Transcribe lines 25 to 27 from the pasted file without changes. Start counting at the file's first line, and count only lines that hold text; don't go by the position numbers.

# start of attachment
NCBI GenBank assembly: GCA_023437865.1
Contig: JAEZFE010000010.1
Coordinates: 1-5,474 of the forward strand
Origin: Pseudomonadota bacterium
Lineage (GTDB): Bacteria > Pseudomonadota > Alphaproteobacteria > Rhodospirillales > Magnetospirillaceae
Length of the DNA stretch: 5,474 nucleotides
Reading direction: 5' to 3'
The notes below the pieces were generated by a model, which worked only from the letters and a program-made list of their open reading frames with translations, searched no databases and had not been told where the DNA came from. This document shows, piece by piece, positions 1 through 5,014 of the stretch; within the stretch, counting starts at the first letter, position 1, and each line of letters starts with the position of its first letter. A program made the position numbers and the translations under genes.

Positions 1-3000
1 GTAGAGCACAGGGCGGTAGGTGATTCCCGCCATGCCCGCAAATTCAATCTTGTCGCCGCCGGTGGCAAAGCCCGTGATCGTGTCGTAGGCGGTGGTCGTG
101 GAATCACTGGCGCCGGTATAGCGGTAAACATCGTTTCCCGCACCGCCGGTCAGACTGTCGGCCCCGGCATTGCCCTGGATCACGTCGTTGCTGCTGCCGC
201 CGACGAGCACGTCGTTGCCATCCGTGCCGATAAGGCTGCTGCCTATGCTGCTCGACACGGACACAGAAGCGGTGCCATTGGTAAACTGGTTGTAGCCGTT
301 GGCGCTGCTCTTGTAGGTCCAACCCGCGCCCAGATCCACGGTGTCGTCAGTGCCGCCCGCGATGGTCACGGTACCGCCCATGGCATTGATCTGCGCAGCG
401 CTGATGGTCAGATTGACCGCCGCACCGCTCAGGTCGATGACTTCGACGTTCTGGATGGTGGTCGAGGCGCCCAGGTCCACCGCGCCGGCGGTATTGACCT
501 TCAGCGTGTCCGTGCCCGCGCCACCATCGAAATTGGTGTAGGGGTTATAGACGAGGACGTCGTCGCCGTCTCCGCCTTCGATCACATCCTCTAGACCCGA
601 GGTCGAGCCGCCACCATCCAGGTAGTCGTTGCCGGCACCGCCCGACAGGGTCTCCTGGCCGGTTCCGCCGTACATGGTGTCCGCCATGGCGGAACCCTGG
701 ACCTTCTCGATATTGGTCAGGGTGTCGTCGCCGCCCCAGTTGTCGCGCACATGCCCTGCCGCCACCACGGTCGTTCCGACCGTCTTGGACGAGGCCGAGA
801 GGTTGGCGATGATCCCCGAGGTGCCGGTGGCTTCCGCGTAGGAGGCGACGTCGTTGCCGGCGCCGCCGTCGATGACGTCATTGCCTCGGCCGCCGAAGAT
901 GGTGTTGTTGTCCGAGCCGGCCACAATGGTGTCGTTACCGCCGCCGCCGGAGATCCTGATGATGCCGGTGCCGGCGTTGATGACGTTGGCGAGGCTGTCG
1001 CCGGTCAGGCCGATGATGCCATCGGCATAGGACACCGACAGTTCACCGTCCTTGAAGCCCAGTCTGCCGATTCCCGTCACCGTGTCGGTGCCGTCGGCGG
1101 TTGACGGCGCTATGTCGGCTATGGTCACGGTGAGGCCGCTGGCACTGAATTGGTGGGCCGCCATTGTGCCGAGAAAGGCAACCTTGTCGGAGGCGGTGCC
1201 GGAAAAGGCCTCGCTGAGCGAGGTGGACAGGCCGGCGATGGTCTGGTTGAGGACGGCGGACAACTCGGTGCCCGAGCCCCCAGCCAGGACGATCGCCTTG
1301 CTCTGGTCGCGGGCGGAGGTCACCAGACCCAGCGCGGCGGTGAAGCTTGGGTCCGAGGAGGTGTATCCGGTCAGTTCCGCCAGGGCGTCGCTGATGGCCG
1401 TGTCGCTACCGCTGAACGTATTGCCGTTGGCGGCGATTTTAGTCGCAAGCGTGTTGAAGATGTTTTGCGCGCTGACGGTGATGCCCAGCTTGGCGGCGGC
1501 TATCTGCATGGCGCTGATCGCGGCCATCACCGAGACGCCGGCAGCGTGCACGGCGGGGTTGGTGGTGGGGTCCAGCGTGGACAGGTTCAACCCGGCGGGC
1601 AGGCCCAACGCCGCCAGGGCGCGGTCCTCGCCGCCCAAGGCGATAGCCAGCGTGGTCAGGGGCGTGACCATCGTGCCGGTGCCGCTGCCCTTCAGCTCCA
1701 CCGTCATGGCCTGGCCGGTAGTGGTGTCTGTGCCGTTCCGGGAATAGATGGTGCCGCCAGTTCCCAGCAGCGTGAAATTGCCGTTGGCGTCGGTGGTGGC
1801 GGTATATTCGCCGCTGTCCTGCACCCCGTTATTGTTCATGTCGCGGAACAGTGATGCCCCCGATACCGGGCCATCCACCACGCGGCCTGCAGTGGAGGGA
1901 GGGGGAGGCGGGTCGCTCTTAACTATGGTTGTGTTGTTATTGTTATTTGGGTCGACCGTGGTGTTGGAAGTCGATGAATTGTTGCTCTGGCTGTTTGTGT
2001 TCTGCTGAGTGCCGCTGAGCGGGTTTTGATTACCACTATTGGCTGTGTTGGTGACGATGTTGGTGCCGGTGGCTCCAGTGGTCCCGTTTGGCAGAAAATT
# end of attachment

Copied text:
1501 TATCTGCATGGCGCTGATCGCGGCCATCACCGAGACGCCGGCAGCGTGCACGGCGGGGTTGGTGGTGGGGTCCAGCGTGGACAGGTTCAACCCGGCGGGC
1601 AGGCCCAACGCCGCCAGGGCGCGGTCCTCGCCGCCCAAGGCGATAGCCAGCGTGGTCAGGGGCGTGACCATCGTGCCGGTGCCGCTGCCCTTCAGCTCCA
1701 CCGTCATGGCCTGGCCGGTAGTGGTGTCTGTGCCGTTCCGGGAATAGATGGTGCCGCCAGTTCCCAGCAGCGTGAAATTGCCGTTGGCGTCGGTGGTGGC